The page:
Sunday, 24 February 2008

Failure to Post

I have limitless sympathy for those trapped in thankless, miserable jobs. Especially postal workers and bus drivers. I read somewhere that bus driver is the second most stressful job in existence. First was bomb disposal expert. As one who has done time in retail, I can qualify that the epithet 'The customer is always right' is utterly incorrect. In fact the reverse is true. The customer is almost always wrong. I once had a row with a customer who asked me if we kept their credit card receipt 'in the vault'
'In the where?'
'The vault. Surely its kept securely in the vault'
'We don't have a vault'
'No vault? There where is it kept?'
'In the till'
'Incredible. I would have thought you'd have a vault for such things'
etc

Which has nothing to little to do with this next tale, which occurred last week. I had a letter to post, but the post office is fairly distant and usually packed. So, its avoidance had nothing to do with the quality of the staff, with whom I am in total solidarity. But there is a post box near by, so I intended to make that my destination.

However as I approached, I witnessed the unmistakable signs of kafuffle. The post-box appeared to be taped off. Nothing else was off limits. Just the post-box. There was a length of tape stretching from the wall, across the pavement, around the post-box and back to the wall. Pedestrians stepped out into the road to avoid this unexplained inconvenience.

I followed the line of tape, and tried to place my item of mail into the box. Someone in a uniform, previously unseen, made a sound of officialdom.
'Errr'
I stopped in mid-post.
'This box isn't in use. Don't you see the tape?' He said.
'But I can reach the slot' I tried.
'Sorry. It’s off limits'
'Why?' I asked. I looked up and around. I saw no unexplained packages or prospective leapers from the over-hanging ledge.
'I can't tell you' I was told.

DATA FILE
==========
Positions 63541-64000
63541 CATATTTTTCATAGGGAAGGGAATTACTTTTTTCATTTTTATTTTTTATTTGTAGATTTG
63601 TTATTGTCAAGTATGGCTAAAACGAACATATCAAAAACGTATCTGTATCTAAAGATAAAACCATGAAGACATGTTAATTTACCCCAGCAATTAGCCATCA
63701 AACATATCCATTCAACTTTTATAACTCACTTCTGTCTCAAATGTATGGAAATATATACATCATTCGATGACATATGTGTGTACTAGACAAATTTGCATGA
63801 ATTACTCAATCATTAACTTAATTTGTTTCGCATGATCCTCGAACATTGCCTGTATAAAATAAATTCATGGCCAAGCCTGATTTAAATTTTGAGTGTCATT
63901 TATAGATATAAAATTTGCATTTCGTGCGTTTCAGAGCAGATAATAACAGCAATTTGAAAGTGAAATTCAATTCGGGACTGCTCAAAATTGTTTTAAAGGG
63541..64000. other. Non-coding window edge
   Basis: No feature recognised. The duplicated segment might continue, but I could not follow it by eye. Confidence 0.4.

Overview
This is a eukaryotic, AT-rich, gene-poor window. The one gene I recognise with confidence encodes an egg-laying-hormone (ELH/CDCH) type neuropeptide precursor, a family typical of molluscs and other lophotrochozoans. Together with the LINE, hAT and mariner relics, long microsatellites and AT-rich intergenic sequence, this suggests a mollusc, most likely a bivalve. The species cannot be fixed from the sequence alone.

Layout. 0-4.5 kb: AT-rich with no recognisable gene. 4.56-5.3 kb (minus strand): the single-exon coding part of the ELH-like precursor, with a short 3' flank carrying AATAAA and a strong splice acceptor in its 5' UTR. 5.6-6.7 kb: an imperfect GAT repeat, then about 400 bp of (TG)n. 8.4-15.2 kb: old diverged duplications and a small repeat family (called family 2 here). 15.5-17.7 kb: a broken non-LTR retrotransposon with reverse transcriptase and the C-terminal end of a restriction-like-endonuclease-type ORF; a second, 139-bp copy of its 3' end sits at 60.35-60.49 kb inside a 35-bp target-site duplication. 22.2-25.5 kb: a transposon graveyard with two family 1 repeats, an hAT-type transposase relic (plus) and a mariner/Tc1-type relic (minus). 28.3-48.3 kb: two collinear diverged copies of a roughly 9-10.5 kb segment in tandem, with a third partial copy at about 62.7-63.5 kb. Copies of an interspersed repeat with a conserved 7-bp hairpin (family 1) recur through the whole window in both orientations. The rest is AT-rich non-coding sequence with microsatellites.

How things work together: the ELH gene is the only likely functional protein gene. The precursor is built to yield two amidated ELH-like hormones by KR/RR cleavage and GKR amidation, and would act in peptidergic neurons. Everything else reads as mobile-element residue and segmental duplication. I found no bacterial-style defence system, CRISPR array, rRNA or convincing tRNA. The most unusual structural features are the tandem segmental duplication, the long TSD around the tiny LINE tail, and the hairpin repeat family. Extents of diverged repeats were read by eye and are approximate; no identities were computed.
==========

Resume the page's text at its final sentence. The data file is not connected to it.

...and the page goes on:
It was then I noticed this uniformed figure wasn't a policeman. You'll find this hard to believe, but I swear he was a St Johns Ambulanceman. I tried to allow my expression to confirm this and register my unease. I think the gentleman knew further difficult questions were about to surface and moved away. I looked around, trying to find some like-minded types as confused and disgusted as I amongst my pedestrian brethren. But they were happy to take a small diversion around the post-box, possibly even enjoying this distraction. I really couldn't fathom it. If there was a suspect device or wounded mammal trapped in the box, surely the exclusion zone should have been larger or unnecessary, depending on the situation. And why was a stretcher-bearer in charge?

I attempted to give the St Johns Ambulanceman a withering glance as I retreated and was forced to traipse to the post office after all. Post offices workers are fine, as I have expressed. Over zealous first aid officials bearing tape are a pain in the arse.

1 comment:

wreck said...

What it is is that they didn't know what it was or what it was that was in it, so they took it and made sure that it was at least put to one side so that it could be left alone unknown and you just had to come along with your feet and your mind and your blog and try and spoil that mystery. You will sap all the fun from this life. Blast your eyes.